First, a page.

In 1951 Stephenson went to Alexandra Palace to audition for the BBC. From this, she was introduced to Christian Simpson who recruited her to choreograph and perform a ten minute dance sequence for television 'experimental television' and 'a solid paving stone in teleballet' [GS/8/3/2 item (3)].

By 1953 Stephenson had established herself as a solo performer as well as a producer of dance drama. Her own series of self-choreographed solo dance and mime recitals, encouraged as a project by Laban, were individual character pieces and the dances were given titles relating to the characters [GS/2/2]. In October 1955 Stephenson performed her recital in London, Park Lane Theatre, for the first time [GS/5/1/2, GS/5/4/4]. In 1953 as the Art of Movement Studio relocated to Addlestone, Surrey, Stephenson remained as a teacher, but juggled this with not only her own choreography but individual projects in London and around the country as her professional career as a choreographer and movement director for theatre, television and film was starting to take off. Stephenson also composed group dance music for the Laban Movement Study Aids organisation [GS/4/1/6].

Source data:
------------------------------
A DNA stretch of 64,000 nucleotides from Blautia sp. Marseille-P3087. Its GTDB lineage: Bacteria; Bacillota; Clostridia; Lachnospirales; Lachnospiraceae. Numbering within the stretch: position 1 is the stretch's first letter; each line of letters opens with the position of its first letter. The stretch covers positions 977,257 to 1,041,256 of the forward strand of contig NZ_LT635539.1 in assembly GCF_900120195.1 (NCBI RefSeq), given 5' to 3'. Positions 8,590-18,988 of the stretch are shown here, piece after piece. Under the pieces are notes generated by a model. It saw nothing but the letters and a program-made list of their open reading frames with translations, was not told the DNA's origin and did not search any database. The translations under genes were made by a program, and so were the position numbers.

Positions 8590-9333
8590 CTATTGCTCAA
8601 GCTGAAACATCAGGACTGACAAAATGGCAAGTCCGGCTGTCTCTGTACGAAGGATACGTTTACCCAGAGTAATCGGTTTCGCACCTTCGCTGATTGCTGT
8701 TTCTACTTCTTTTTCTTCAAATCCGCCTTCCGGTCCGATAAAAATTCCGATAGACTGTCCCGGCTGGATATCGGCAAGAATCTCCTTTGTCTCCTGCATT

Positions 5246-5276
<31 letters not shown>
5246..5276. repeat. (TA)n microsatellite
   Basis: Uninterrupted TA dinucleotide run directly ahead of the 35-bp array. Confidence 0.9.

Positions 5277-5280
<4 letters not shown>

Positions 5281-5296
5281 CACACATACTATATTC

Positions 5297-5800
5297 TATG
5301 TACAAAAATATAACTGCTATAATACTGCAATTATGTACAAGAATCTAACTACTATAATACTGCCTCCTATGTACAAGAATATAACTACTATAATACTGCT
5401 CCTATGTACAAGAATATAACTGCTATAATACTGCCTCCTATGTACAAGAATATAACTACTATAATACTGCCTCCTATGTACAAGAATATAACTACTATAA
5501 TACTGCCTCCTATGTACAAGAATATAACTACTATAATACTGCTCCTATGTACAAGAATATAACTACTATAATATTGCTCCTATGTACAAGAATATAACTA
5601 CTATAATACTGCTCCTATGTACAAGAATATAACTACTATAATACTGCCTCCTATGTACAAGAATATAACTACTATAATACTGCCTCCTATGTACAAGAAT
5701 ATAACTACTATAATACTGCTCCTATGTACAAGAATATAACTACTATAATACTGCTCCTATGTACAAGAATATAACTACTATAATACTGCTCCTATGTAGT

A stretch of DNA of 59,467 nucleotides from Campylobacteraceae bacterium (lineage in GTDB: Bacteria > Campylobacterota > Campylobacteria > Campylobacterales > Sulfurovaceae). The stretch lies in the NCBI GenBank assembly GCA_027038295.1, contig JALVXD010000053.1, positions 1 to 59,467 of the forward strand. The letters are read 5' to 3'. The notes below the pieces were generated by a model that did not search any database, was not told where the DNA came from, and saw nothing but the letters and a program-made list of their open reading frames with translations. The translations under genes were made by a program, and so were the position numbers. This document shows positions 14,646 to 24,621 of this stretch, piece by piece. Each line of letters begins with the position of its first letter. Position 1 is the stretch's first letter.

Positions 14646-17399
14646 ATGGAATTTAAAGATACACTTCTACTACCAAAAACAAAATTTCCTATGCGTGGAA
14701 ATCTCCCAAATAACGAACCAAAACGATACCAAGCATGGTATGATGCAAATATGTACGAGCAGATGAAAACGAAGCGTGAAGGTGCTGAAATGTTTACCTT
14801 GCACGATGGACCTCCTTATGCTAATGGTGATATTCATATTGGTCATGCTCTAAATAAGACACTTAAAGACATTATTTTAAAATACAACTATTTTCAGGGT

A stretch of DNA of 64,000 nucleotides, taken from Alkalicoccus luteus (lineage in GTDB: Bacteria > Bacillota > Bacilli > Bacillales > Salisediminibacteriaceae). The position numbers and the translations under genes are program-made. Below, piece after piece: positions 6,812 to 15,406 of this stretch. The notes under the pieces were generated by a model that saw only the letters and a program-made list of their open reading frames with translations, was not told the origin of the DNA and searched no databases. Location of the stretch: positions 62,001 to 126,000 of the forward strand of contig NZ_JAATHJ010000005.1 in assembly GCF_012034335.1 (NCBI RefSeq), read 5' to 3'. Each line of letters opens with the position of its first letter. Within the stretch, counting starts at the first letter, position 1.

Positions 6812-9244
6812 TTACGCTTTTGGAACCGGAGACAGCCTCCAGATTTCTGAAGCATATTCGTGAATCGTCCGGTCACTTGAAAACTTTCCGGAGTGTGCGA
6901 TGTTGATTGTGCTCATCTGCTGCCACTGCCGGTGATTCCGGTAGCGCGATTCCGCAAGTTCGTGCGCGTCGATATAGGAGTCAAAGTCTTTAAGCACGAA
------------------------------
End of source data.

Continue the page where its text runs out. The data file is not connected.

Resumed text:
Her early career as a choreographer included directing movement for the stage and for pageants, such as Bradford Civic Theatre plays for young people, early 1950s [GS/5/4/1-2]; York Cycle of Mystery Plays at St. Mary's Abbey, 1951 and revivals in 1954, 1957 [GS/5/4/3]; the Elizabethan Masque for the 1956 Gesta Grayorum at Grays Inn, presented to Queen Elizabeth II [GS/5/6/2, GS/8/1/3]; and a commemorative pageant for Rochester Cathedral and Diocese "Builders of the Kingdom", 1958, Royal Festival Hall [GS/5/4/5]. Geraldine herself also performed in some of these early projects: for example she danced in the Elizabethan Masque for the 1956 Gesta Grayorum [GS/5/2/9] and composed music for the City of Manchester Coronation Celebrations [GS/8/2/1] as well as for her own dance recitals such as "The Centuries in Dance" collaboration with Norman Ayrton and John Dalby, which included dances from the middle ages to the nineteenth century.